After reading the responses to the previous topic on the merits of Joel Peter Witkin's methods and images, I would like to know what are some of your opinions and ideas as to what the difference is between obvious shock art and images that may contain shocking subject matter but in the context of news, science etc. Is purpose and context the only difference?
a couple of examples: Weegee made many images of victims of brutal violence that were extremely shocking for his day. I don't believe that his original purpose was art, yet today people collect his work. Another example, is the use of photographs of aborted fetuses by right to life groups. I would guess that many of the these images were made purely as documentation for educational purposes at one time and while shocking or disturbing to the lay person were made with objectivity in mind.
On NPR I heard a story about a medical museum that contains specimens and images of people who had suffered all kinds of horrible disfiguring birth defects and diseases. It was originally a research center afilliated with a university but when they realized that the public was fascinated by such "freaks", they opened as a museum to educate the public and collect a few bucks. Suddenly the images change from documentation of suffering for educational purposes to shocking pictures and specimens that appeal to a public fascinated by such things. It is amazing how the context in which a photograph is understood can change over time.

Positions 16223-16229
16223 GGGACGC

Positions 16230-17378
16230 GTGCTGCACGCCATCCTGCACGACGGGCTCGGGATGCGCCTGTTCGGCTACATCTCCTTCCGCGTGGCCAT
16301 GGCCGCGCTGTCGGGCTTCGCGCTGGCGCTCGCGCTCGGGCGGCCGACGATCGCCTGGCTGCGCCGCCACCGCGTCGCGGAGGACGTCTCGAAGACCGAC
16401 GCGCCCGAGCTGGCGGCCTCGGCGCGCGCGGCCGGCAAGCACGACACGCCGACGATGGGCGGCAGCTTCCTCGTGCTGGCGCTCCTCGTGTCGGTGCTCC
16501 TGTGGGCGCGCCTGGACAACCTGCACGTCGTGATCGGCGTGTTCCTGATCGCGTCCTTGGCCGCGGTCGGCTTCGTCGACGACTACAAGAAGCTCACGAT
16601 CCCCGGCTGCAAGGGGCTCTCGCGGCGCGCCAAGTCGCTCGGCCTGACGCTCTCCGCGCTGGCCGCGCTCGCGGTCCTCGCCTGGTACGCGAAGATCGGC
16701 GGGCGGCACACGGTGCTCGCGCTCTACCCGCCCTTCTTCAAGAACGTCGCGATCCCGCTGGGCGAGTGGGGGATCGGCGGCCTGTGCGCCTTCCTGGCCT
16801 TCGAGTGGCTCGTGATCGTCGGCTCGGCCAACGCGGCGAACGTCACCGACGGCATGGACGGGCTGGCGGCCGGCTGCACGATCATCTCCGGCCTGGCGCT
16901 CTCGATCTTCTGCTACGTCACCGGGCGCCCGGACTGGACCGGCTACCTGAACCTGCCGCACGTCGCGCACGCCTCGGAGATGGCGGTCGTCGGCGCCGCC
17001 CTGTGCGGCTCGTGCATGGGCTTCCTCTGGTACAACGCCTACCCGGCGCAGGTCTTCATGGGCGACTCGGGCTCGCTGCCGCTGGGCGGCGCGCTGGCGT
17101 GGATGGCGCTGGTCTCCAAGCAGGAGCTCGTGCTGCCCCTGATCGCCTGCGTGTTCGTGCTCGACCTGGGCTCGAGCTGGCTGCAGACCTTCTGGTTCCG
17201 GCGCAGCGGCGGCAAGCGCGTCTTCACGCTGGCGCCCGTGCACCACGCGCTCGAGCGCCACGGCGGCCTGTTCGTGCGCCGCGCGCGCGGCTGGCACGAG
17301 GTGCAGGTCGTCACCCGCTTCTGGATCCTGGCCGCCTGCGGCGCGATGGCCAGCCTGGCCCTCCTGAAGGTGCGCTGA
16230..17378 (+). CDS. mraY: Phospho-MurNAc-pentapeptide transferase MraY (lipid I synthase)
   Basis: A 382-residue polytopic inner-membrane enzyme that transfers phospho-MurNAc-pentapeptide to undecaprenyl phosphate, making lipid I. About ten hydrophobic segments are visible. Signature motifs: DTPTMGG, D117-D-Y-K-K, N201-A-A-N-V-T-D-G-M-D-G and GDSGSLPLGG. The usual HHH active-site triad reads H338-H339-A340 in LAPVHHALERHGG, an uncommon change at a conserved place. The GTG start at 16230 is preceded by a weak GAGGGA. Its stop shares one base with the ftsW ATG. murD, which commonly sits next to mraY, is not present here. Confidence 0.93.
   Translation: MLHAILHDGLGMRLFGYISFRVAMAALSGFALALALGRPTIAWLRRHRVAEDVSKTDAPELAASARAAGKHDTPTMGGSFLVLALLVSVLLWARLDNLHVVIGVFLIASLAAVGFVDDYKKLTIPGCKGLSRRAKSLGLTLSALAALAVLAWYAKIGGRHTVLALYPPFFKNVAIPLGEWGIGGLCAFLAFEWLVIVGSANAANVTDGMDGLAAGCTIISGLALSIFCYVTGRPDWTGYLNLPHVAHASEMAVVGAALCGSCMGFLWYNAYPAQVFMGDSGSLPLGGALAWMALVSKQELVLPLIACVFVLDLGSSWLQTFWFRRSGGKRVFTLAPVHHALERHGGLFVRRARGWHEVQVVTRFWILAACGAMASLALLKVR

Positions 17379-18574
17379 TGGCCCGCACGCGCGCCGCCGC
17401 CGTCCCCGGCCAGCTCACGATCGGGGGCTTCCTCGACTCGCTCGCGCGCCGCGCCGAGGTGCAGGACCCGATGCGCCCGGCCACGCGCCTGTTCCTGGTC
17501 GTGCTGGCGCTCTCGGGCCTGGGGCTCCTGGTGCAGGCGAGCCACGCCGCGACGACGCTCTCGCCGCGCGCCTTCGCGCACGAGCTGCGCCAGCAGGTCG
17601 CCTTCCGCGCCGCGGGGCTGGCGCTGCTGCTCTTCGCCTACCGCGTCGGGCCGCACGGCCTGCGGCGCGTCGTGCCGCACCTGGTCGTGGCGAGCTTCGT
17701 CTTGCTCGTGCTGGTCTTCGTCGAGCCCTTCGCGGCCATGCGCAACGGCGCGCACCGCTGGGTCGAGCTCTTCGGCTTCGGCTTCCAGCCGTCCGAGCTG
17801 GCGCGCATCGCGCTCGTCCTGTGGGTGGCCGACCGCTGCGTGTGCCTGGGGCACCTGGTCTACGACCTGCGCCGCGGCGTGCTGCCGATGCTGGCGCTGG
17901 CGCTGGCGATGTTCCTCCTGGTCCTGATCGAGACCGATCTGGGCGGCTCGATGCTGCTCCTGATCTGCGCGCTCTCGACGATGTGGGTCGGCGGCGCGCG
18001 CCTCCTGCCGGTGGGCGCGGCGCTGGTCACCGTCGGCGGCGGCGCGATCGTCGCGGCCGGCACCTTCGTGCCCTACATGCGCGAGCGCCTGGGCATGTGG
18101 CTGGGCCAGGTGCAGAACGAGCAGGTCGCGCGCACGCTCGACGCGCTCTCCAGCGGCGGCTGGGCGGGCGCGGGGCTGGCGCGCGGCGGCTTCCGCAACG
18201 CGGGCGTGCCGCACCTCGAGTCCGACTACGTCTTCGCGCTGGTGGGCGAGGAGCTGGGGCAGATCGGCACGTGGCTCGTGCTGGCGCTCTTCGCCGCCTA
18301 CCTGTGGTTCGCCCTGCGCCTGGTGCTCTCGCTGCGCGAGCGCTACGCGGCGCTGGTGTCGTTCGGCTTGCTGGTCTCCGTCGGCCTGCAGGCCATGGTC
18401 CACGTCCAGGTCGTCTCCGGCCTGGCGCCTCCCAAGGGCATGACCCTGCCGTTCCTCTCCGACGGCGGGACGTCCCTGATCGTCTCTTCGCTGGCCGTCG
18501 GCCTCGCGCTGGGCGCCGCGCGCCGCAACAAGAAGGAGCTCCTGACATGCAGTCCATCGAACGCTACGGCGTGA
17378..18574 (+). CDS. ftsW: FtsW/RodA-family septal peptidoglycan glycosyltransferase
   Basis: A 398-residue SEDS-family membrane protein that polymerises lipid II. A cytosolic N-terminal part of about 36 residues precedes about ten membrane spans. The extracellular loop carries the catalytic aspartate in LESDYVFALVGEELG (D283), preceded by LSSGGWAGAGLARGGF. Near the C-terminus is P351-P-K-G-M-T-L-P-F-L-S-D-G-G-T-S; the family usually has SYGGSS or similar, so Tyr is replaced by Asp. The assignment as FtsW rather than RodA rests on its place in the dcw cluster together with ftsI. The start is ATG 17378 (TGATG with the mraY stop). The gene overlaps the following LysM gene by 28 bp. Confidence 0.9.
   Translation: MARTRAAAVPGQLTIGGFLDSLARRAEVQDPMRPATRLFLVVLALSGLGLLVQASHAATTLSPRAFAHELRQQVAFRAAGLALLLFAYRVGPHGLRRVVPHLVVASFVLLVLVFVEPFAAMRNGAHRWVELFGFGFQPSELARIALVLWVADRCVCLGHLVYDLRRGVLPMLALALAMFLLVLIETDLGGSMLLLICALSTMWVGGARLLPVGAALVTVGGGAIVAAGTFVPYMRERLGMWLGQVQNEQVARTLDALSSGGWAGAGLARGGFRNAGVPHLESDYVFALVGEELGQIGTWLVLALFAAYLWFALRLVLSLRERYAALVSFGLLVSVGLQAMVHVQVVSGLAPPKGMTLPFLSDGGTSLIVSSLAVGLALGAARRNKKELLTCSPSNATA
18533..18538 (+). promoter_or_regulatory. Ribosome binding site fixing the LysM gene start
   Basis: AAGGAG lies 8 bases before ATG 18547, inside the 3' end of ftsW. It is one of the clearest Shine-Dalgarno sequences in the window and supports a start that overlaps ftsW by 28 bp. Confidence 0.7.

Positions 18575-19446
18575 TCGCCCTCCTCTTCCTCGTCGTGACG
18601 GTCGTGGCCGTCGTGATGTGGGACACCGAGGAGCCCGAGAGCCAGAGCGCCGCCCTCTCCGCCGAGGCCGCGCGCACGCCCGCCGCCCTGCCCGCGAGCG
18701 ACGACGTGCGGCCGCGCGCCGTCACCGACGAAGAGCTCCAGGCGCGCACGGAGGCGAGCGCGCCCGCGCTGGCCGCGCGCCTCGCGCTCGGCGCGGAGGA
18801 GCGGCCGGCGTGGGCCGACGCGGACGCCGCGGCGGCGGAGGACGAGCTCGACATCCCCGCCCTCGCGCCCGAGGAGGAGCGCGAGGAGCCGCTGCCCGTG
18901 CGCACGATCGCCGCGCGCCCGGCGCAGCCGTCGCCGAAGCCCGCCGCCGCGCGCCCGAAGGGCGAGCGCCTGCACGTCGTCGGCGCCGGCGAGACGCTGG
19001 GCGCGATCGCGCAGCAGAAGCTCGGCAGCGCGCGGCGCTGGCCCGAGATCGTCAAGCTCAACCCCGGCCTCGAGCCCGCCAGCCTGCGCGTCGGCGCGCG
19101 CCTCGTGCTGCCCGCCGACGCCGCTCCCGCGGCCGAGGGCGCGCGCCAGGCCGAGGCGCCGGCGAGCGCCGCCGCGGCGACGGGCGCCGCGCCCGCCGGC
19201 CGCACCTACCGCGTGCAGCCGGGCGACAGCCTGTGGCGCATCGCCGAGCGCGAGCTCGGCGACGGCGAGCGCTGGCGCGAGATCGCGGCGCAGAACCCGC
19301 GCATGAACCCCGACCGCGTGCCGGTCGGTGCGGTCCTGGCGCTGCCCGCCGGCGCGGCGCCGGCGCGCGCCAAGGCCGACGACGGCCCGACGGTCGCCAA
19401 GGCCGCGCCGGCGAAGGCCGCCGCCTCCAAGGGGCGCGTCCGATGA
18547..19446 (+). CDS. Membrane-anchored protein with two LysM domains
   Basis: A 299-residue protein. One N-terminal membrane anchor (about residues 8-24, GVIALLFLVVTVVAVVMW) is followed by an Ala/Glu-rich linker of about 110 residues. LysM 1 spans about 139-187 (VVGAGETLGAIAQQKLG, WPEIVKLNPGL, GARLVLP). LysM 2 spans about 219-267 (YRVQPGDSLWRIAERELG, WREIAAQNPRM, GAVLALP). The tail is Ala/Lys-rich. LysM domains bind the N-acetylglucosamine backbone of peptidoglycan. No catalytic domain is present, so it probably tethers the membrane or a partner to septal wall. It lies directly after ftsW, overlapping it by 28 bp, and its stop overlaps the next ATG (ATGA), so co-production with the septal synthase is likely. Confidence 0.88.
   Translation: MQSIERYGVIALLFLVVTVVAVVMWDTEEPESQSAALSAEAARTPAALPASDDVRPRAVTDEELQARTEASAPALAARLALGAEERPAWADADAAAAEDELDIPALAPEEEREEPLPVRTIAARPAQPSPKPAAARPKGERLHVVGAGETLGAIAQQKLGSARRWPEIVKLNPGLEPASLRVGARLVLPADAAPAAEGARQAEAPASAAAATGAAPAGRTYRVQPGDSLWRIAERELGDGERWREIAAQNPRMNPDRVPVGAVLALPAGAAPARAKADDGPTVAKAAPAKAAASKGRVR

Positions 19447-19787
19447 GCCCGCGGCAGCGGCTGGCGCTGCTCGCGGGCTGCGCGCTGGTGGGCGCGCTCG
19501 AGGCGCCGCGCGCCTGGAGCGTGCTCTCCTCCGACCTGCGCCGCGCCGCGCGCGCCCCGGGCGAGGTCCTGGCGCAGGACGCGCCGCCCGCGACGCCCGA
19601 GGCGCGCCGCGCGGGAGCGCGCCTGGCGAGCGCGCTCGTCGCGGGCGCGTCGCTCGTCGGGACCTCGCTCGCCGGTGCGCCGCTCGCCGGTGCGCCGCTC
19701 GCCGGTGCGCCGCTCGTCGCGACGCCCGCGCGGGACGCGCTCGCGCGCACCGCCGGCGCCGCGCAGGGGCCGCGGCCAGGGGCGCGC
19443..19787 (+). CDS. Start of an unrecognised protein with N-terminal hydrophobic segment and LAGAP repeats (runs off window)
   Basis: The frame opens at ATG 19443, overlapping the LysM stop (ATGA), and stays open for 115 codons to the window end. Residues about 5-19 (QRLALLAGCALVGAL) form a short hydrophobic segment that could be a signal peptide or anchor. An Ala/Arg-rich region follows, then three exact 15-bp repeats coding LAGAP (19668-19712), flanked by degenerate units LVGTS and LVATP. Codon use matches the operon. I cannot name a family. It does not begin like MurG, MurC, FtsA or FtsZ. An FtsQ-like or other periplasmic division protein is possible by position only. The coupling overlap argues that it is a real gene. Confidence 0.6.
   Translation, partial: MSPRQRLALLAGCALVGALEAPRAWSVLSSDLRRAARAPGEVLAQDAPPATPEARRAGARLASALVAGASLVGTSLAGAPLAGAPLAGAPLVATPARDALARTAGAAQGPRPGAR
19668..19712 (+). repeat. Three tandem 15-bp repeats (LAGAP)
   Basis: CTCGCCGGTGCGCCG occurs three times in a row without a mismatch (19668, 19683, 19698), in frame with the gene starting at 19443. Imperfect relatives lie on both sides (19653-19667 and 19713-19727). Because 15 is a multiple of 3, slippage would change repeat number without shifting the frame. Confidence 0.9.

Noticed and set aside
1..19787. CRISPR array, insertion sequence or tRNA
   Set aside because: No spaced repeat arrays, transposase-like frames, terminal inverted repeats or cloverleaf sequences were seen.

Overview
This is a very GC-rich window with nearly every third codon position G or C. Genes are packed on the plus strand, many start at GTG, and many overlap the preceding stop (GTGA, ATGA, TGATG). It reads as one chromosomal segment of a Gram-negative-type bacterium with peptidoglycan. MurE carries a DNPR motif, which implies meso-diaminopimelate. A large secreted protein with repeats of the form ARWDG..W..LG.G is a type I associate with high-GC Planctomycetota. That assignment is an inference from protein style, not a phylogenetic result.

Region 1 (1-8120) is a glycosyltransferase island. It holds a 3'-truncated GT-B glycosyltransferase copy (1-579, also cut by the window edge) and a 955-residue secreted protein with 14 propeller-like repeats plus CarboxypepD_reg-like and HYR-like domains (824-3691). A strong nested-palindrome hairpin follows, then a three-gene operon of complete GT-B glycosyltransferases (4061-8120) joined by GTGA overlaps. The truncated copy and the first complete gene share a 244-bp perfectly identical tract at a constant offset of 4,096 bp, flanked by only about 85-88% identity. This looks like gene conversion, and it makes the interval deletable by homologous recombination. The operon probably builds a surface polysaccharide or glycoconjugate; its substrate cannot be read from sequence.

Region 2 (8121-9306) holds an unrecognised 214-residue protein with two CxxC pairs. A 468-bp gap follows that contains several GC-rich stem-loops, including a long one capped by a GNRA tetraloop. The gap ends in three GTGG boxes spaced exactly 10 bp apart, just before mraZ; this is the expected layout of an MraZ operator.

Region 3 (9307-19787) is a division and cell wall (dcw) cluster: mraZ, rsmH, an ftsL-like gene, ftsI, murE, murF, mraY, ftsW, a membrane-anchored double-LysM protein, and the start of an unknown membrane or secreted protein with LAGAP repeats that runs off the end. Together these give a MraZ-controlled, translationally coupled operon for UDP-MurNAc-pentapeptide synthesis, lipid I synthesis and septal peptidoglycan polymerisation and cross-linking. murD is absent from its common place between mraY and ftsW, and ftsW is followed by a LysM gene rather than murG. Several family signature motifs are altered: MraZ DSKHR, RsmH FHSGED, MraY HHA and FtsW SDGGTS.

</span><table border='0' align='center' width='95%' cellpadding='3' cellspacing='1'><tr><td>QUOTE (Jim68134 @ Feb 9 2003, 06:09 AM)</td></tr><tr><td id='QUOTE'>After reading the responses to the previous topic on the merits of Joel Peter Witkin's methods and images, I would like to know what are some of your opinions and ideas as to what the difference is between obvious shock art and images that may contain shocking subject matter but in the context of news, science etc. Is purpose and context the only difference?
I'm not sure I understand your question. Are the images produced for the purpose of changing our emotional state (a.k.a. "Art") and those intended for the sole purpose of recording fact different wholly due to their purpose and content?
My opinion: Yes they are. Or at least this could be fairly rational method of categorization.
One - "art" commonly uses shock - at some level or other - as a tool in its execution. Scientific or medical - or to a reduced level, news - is not really meant to change our emotional state, but to record and inform - without emotion.
I don't see an absolute separation between the two. Art can - and usually does - contain some record of what is happening at the time - and the others can have an emotional effect... intended or not.
Wouldn't it be fair to say that art makes you feel something...it communicates with you emotionally? Since that is what shocking pictures do, maybe it would quality them as art or more likely as a kind of art. There's impressionism, cubism, and goreism?
I do see a separation, since we stayed with Witkin I will use his work as example. In it he uses props etc, to adjust his "vision" a documentary photo lacks this. Usually is one where the subject if photographed with flat lighting to show maximum detail and there is no consideration to "artistic" merit.